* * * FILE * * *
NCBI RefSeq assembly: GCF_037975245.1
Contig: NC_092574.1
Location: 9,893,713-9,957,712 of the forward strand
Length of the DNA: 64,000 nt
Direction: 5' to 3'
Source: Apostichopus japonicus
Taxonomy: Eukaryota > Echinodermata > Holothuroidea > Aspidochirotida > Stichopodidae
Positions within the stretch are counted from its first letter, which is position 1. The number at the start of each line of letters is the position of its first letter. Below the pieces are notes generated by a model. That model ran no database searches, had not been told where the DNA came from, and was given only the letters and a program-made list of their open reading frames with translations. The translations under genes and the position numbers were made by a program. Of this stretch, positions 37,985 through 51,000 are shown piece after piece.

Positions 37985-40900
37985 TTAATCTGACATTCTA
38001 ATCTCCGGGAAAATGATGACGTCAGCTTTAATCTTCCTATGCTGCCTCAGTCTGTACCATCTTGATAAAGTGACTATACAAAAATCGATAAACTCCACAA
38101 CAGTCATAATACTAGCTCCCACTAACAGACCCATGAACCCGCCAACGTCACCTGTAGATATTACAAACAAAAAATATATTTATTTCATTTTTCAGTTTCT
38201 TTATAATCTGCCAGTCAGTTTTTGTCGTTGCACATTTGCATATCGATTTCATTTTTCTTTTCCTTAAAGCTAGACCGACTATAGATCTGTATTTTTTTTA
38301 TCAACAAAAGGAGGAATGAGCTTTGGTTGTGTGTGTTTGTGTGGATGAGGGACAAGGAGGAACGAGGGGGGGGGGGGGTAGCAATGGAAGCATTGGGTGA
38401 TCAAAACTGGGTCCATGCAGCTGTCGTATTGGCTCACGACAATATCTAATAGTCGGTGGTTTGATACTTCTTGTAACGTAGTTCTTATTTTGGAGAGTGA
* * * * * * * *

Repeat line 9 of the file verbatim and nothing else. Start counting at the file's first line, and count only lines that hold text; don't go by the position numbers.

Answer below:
Positions 37985-40900